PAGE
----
The Gift of Giving

Many thanks to those who reviewed the first part! Your words meant a lot to me. :) As promised, here's the second and final part of the story (which is sort of a Christmas gift from me to you...) I hope you'll enjoy it (and perhaps pop me a review to let me know your thoughts), and have a wonderful Christmas!

Dedicated to Pyotr Ilyich Tchaikovsky (composer of The Nutcracker ballet), without whom I would never be the person that I am now, and without whom this story would be non-existent.


Mamoru thanked the cashier and took his purchases with him. He checked to confirm that he hadn't accidentally lost one of his plastic shopping bags, and was relieved to find there were five in total. He withdrew from his front jacket pocket the list he made the night before, and was pleased to see only a trip to the bookstore was required to purchase the remaining gifts: the book on opera, an adventure novel for a 10 year-old boy, an unspecified book for a lady, a picture story book for a 4 year-old girl, and a shoujo manga for a teenage girl.

He slowly made his way to Kinokuniya, glad that he had left sufficient time to do some browsing for himself. His basket grew heavier as the clock ticked on, filled with titles he spent quite a while pondering about. He hoped the boy would find the Chronicles of Narnia adventurous enough for his tastes, and smiled at how he adored the series when he was young. Having immensely enjoyed absorbing the detailed world of geishas painted by Arthur Golden, he concluded that a lady would receive the same pleasures from Memoirs of a Geisha. Mamoru spent quite some time in the music section, finding a few titles of composer's biographies that interested him, before settling on a book that told the stories behind some of the most famous operas written. His time in the shoujo manga section, however, was extremely short – Mamoru simply grabbed a renewed edition of Sailor Moon and abruptly left, trying to ignore the giggles of the teenage girls who lingered among the shelves.

Mamoru then slowly made his way to the nearby children's section, and headed toward the rows of picture books. Ever since he first saw the little girl's request, he knew without question what his gift would be. Mamoru hoped his choice would give the girl as much as he had received when he was little, and that she would love his gift as much as he still loved his own copy.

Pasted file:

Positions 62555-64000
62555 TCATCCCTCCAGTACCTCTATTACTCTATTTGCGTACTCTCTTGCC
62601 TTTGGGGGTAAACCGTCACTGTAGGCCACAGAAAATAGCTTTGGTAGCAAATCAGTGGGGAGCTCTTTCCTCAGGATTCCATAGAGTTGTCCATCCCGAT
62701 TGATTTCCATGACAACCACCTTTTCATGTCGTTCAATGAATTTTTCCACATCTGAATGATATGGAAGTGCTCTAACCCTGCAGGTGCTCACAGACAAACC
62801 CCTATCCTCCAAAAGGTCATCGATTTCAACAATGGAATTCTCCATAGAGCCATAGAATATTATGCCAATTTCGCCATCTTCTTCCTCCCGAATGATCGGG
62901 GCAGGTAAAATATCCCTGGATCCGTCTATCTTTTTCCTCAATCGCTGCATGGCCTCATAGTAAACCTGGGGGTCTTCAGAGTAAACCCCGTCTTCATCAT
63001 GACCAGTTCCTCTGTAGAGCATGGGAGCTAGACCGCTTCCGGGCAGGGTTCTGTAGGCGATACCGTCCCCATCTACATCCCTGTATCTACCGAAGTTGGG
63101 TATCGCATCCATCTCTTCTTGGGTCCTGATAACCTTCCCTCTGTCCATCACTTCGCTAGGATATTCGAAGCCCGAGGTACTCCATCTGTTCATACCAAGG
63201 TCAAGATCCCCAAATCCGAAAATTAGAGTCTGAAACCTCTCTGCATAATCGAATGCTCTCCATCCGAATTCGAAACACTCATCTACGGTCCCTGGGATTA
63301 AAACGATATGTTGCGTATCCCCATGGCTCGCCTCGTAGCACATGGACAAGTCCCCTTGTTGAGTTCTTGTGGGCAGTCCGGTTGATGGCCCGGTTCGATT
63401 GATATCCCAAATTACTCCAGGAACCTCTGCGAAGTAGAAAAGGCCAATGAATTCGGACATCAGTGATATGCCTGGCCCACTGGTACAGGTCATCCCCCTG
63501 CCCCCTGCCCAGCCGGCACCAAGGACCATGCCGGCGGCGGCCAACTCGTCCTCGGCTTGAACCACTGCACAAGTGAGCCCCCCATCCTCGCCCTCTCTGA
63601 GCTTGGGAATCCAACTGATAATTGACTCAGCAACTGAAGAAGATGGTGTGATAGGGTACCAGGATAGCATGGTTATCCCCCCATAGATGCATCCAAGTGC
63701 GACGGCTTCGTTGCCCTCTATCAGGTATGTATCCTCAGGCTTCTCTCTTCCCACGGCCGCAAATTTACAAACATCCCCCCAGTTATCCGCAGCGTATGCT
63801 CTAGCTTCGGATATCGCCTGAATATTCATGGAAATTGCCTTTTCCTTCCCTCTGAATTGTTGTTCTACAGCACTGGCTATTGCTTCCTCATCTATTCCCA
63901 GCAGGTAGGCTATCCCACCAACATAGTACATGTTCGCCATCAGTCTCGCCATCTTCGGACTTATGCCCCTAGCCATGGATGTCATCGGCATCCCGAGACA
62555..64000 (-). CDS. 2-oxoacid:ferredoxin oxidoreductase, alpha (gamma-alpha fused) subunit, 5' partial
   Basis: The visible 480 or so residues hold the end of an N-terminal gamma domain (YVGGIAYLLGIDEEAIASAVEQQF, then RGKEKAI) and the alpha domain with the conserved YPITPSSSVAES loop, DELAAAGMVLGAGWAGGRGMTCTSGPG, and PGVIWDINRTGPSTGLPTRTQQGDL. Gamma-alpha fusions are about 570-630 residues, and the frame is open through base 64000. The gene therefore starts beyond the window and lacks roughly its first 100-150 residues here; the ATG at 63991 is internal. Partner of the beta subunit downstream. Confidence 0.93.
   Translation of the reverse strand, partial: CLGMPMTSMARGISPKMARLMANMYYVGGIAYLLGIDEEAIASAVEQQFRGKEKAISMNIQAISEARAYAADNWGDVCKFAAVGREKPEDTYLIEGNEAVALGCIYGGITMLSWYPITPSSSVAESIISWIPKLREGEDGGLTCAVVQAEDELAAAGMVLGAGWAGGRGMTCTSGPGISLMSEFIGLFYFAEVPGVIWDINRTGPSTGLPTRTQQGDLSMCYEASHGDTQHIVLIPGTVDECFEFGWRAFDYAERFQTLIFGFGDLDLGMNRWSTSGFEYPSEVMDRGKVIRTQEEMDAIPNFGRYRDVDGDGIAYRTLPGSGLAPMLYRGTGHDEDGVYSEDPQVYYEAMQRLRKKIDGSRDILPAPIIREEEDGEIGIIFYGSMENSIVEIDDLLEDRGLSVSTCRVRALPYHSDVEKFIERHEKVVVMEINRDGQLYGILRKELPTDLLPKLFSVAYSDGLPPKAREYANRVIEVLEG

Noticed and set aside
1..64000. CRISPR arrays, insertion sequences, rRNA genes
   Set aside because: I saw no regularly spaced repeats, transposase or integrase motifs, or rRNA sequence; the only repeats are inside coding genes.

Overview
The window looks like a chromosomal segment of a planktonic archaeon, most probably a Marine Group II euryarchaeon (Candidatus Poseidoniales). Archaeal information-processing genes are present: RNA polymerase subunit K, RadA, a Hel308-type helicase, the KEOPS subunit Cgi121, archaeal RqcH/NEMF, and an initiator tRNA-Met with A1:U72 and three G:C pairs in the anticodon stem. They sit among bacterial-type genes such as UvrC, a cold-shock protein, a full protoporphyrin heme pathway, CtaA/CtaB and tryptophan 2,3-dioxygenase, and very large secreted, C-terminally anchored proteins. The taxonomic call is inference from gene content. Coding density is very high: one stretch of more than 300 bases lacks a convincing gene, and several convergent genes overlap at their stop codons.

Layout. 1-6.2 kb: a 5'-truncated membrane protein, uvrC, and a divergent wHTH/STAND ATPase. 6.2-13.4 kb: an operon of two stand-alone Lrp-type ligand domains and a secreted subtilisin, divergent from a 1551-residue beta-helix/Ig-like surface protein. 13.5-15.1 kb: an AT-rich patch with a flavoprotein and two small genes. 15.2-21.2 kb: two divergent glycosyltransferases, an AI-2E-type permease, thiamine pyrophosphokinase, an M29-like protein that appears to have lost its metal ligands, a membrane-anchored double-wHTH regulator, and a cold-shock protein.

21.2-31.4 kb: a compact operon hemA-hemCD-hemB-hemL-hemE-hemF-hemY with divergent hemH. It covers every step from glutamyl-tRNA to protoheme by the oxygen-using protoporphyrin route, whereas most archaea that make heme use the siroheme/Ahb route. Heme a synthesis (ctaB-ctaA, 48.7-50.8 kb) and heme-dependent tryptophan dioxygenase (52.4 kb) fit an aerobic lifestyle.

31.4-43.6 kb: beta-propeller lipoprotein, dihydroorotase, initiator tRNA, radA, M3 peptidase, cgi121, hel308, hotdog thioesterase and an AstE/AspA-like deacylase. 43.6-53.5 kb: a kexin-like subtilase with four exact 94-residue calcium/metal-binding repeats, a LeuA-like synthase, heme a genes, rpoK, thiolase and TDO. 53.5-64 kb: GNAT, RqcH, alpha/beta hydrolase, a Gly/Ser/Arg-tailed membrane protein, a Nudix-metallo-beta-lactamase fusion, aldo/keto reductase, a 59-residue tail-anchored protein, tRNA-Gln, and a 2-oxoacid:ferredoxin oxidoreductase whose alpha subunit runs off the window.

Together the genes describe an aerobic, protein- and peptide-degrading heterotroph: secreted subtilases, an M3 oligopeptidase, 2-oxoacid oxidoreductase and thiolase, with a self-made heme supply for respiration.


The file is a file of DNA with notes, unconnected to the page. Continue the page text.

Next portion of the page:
It didn't take him long to spot the familiar colourful cover depicting a scene from the Land of Sweets. He reached for it without hesitation, and found himself unable to tear his eyes away when he finally held it in his hands. He carefully turned the cover and flipped through the pages, unable to prevent himself from sliding helplessly into the enchanting world.

"Whatcha looking at?"

Mamoru's shoulders tensed and he shut the book closed, pivoting on his heels to face the intruding voice. He had instantly recognised the voice as Usagi's, but seeing her inquisitive face was a different matter, and Mamoru narrowed his eyes, knowing all too well that Usagi's dancing blue ones meant trouble.

"Just doing some last minute shopping, Odango," he replied, and noticed with slight disappointment that the girl did not react to her hated nickname. Was he losing his touch...?

"I didn't know the great Mamoru-baka had a secret love for picture books," she teased, trying hard to keep her voice light in the hopes that she could fool him. Usagi had seen the soft appreciation and wonder that had softened his face only moments ago, had found it difficult to breath as a result. Strange and impossible as she knew it was, Usagi had briefly considered that look as one of captivation. She peered at him again, and knew his current expression meant trouble, at least for her.

"Sorry, did you say something?" she asked, and heard him sigh. "Care to repeat it?"

"I said..." He trailed off, and Usagi recognised an internal struggle of some sort. "Oh, nevermind. It was only an insult you won't understand anyway."

"Yea, and that wasn't an insult?" she retorted.

"I never said it wasn't."

"Oh, you...!" Usagi paused, and looked around her, the bright colours of the children's section instantly extinguishing her temper. "This is kind of silly..."